The other thing I would offer is being more aggressive. I would have said something to the effect... "I said back the $#%@ up before I cap your @$$." or "Take one more step and it will be your last!". These guys understand agression and being more aggressive means you are a greater threat to them. I'm willing to bet they were testing your resolve when they continued appoaching after you drew your gun. By pointing it at them, you proved you were ready and willing to defend yourself.

One last thing to be aware of is making sure you weren't flanked. If those guys were distracting you and someone came up from behind, you would have had some serious problems. A friend of mine got whacked over the head and then beaten up pretty badly recently. Some people stopped to ask him for directions right after he got out of his car (at home) and someone hit him from behind. Its easy to get tunnel focus in these types of situations.

As for the legality issue, I'm not sure what Washington State law is. In Florida, there is no duty to retreat, even in public places. You did have the opportunity to get in your car and leave though. As for the two guys being a credible threat, I think disparat force could be easily argued. You could also claim that they appeared to be hiding a weapon.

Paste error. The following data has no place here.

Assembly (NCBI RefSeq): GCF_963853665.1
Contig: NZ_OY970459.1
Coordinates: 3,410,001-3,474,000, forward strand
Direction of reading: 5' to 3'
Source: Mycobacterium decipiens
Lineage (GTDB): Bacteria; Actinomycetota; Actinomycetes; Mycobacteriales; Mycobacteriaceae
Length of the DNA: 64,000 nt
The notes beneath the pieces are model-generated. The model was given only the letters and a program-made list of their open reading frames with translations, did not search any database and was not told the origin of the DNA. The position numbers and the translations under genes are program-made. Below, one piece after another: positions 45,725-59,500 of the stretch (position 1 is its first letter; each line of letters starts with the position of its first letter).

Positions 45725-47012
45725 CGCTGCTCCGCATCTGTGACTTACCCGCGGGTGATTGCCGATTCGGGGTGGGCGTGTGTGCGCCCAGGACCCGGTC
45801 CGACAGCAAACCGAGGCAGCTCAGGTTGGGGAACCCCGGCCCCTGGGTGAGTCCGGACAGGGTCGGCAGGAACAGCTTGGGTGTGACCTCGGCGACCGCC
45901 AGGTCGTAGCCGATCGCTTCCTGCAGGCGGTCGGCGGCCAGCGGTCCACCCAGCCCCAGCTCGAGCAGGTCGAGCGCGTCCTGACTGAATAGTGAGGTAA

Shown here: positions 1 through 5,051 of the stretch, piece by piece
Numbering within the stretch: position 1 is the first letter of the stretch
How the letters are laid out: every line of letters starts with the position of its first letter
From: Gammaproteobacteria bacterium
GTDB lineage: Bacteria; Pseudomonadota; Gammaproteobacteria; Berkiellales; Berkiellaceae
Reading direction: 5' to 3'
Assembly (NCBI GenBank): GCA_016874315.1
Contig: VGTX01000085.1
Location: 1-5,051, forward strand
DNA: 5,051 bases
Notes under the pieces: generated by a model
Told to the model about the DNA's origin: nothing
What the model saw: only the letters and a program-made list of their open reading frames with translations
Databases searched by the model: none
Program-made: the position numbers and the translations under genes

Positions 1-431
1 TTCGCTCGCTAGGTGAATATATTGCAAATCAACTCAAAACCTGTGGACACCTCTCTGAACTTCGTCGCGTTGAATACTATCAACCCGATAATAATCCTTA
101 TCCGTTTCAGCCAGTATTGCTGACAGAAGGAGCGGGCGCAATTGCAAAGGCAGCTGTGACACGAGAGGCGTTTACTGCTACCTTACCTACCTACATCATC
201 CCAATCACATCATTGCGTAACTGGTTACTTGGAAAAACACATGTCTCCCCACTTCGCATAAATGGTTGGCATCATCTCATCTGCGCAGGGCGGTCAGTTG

All in all, you did just fine. You also did the right thing by calling the police. In the future, just fill up your tank anytime you get below a quarter tank to avoid these situations. :D

golfnutrlv
January 12, 2009, 01:41 PM
RednockRiot, read this book if you have not already. It is by Dave Workman of D&D Gunleather. Its specifically about WA state gun rights and responsibilities. He goes into a good discussion about use of force, requirements, etc.

Washington State Gun Rights And Responsibilities by Dave Workman
(http://www.saf.org/default.asp?btitle=&bauthor=workman&p=booklist)

The cost of this book is minimal, and well worth it.

Keltyke
January 12, 2009, 01:45 PM
The other thing I would offer is being more aggressive. I would have said something to the effect... "I said back the $#%@ up before I cap your @$$." or "Take one more step and it will be your last!".

Profanity or slang could work against you in court. Practice a "command voice".

My CWP instructor is a retired 25 year veteran of a local police force. While demonstrating proper response in a situation, he drew his weapon, pointed it at the imaginary BG and said, "Stop or I will shoot." I found myself looking for a chair to get under! Total dominance and control in his voice. I couldn't imagine disobeying him.

stephen426
January 12, 2009, 02:02 PM
Profanity or slang could work against you in court. Practice a "command voice".

My CWP instructor is a retired 25 year veteran of a local police force. While demonstrating proper response in a situation, he drew his weapon, pointed it at the imaginary BG and said, "Stop or I will shoot." I found myself looking for a chair to get under! Total dominance and control in his voice. I couldn't imagine disobeying him.


Good point. The idea is dominance. If that can be achieved without profanity, great. The problem is thugs tend to understand it better with some unsavory words. ;):p

Brian Pfleuger
January 12, 2009, 02:28 PM